Pasture-Raised (sometimes called “Grass-Fed”) – This is by far a different method for raising quality, fresh eggs than any of the other methods. And it’s the one we use here at Two Clay Birds Farm. Pasture-raised eggs are from hens who live in an open pasture during the day and eat natural food sources, which for chickens ranges from seeds to grasses to insects and kitchen scraps. Our gals are particularly fond of fresh-from-the-field watermelon, oatmeal, raisins, and farm-raised cantaloupes. They even love bananas! We leave the door to our chicken coop open all day so that hens can access nesting boxes, and particular hens have their favorite spots that they return to day after day. The only times we close the door to the coop are if we have tiny baby chickens running around in there to get some exercise and at night when all of the hens and roosters come running in in single file to get in the door on their own accord. They like the safety of the coop at night. Our hens are never given antibiotics – although they do receive oregano oil in their water for maintained good health from time to time. (If you read my last blog entitled Snake Oils, Herbs, and Other Tools for Healing, you know that oregano is a powerful anti-bacterial and anti-viral herb.) They receive daylight all day and have room to fly around the farm and even onto the front porch. We have not applied for an “organic” certification from the USDA, because we know that our methods of responsible flock management and of giving our chickens a natural environment far exceed the guidelines set forth by the USDA.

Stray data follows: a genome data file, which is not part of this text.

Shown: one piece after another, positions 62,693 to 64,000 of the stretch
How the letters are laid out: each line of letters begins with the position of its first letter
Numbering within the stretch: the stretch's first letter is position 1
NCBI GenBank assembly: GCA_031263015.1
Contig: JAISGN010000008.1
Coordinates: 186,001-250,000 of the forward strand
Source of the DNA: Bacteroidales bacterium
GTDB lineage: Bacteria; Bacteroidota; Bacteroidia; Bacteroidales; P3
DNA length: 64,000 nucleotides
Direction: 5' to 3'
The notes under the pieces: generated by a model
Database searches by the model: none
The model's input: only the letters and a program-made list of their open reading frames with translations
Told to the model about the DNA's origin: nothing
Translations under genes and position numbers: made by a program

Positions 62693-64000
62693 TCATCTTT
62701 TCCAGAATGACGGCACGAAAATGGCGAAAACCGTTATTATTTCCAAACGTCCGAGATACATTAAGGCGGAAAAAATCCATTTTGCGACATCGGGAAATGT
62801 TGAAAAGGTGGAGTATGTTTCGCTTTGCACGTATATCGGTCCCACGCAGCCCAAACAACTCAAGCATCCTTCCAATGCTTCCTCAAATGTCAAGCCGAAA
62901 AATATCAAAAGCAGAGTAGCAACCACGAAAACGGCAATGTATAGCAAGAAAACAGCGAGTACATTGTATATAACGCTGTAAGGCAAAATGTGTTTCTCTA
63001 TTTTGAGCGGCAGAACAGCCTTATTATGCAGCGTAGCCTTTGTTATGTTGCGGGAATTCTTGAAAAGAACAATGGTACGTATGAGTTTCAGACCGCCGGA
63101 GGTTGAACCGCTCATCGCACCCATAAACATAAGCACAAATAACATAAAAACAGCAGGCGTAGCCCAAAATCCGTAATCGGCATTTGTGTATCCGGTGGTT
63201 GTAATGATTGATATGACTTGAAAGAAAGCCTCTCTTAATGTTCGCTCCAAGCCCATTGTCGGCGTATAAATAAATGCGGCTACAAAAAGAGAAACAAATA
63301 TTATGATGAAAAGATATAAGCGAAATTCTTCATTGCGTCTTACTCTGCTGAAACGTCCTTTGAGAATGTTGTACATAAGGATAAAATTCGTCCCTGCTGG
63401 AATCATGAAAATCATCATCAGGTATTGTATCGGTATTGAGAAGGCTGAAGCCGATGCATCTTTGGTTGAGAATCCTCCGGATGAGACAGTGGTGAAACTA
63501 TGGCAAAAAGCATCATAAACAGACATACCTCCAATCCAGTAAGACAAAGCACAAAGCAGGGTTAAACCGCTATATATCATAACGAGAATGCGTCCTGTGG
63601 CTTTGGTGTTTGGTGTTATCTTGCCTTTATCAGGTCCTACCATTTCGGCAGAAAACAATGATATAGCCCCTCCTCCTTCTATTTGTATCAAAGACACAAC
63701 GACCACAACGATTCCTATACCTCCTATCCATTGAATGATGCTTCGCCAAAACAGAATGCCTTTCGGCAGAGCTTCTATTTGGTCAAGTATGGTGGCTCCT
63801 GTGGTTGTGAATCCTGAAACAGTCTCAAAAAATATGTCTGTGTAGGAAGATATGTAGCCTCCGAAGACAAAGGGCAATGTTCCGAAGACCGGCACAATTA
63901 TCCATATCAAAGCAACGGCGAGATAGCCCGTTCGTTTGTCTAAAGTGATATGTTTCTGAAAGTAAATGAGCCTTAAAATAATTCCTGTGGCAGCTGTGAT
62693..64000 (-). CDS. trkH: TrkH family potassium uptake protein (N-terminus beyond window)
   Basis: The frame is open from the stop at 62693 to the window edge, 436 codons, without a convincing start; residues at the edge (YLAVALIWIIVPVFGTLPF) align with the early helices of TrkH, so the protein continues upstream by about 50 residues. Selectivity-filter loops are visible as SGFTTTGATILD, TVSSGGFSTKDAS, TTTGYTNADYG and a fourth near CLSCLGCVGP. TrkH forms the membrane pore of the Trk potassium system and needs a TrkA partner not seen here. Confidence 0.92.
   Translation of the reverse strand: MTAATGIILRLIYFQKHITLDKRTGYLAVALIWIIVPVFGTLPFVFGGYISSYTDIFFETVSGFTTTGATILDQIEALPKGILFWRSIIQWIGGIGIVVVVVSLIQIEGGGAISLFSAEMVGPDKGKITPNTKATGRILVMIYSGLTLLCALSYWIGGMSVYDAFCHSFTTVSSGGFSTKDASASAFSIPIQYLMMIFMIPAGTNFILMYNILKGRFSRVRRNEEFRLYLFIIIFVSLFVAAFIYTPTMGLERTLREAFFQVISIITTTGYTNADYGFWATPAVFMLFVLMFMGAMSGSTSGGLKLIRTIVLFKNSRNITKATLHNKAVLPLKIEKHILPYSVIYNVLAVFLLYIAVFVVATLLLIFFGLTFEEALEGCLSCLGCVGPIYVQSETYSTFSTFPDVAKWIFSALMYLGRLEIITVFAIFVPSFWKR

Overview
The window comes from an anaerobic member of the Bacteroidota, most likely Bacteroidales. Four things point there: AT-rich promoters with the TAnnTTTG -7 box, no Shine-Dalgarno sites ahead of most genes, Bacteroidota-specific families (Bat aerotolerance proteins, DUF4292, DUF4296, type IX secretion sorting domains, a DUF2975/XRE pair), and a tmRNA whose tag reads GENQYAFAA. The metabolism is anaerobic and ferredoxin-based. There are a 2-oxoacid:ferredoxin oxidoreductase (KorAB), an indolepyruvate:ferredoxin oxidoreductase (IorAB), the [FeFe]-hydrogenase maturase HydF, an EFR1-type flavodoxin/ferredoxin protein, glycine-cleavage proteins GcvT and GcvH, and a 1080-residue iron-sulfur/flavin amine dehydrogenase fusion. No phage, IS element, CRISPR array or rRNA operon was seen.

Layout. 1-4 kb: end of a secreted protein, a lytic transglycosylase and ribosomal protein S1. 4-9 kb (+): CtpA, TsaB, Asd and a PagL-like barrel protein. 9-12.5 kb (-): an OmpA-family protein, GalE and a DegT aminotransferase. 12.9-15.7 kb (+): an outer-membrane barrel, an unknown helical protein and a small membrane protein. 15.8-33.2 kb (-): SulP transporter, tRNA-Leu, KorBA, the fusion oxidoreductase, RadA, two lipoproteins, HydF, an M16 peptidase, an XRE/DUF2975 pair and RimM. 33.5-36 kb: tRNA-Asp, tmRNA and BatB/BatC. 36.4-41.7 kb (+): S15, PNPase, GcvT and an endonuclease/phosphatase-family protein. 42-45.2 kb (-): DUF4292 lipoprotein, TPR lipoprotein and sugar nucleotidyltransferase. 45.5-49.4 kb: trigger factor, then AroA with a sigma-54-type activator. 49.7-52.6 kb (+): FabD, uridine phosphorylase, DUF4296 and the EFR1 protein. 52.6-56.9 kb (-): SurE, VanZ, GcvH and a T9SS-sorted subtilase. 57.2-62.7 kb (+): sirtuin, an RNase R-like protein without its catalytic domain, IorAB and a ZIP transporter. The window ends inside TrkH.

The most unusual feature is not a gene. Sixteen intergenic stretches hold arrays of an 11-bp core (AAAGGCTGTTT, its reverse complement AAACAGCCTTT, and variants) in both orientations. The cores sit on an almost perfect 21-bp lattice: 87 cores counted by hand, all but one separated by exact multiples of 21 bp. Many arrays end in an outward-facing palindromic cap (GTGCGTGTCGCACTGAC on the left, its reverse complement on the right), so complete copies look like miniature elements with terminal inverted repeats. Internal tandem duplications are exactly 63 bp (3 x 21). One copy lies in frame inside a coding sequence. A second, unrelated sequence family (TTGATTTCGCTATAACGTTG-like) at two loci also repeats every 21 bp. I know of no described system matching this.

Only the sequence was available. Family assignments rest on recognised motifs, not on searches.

So, we know that the various methods of egg production have vastly different outcomes for the quality of life of the chickens, but how does that quality of life translate to the nutrition contained within the egg itself? Numerous studies have concluded that the ways in which a hen is raised and fed have incredible implications on the quality of the eggs we eat and their contribution to our health as a vital food source. Consider a 2010 Penn State University study in which the lead researcher, Heather Karsten, Associate Professor of Crop Production Ecology, remarked, “Compared to eggs of the commercial hens, eggs from pastured hens eggs had twice as much vitamin E and long-chain omega-3 fats, more than double the total omega-3 fatty acids, and less than half the ratio of omega-6 to omega-3 fatty acids. Vitamin A concentration was 38 percent higher in the pastured hens’ eggs than in the commercial hens’ eggs…” The study was a comparison of eggs of pastured-raised hens to those of hens fed a commercial diet. (Not to beat a dead horse – er, chicken – but, again, if you read my last blog entitled Snake Oils, Herbs, and Other Tools for Healing, you remember that omega-3 fatty acids are beneficial for a wide and far-reaching array of health conditions.) Further, a 2007 research project by Mother Earth News Magazine compared the USDA’s own data regarding eggs that were from pasture-raised hens, versus those from commercial egg factories. The results? The USDA reported that pasture-raised eggs on average contained 66% more vitamin A, 300% the vitamin E, and 700% more beta carotene. Combine that with the fact that eggs are considered a complete protein because they contain all nine essential amino acids, and you have what some might describe as a superfood. The iron, B12, folate and choline found in eggs have numerous health benefits which may include the prevention of birth defects, the prevention of certain degenerative eye conditions, as well as the promotion of healthy brain development and function. And, contrary to what was previously believed, eggs are not a threat to coronary health. In fact, The American Heart Association, now states that lutein found in egg yolks actually protects against the progress of early heart disease. So, don’t go for just the whites; enjoy the whole egg!
If you love eggs scrambled, fried, hard-boiled, in a quiche at your favorite bakery, or just as an ingredient in a birthday cake, it’s hard to escape their value as a food source and their versatility as a constituent of many of our most loved recipes. In a nutshell – or an eggshell, as the case may be – well-loved chickens who are given natural living conditions and natural food conditions are not only happier but produce more nutrient-rich eggs.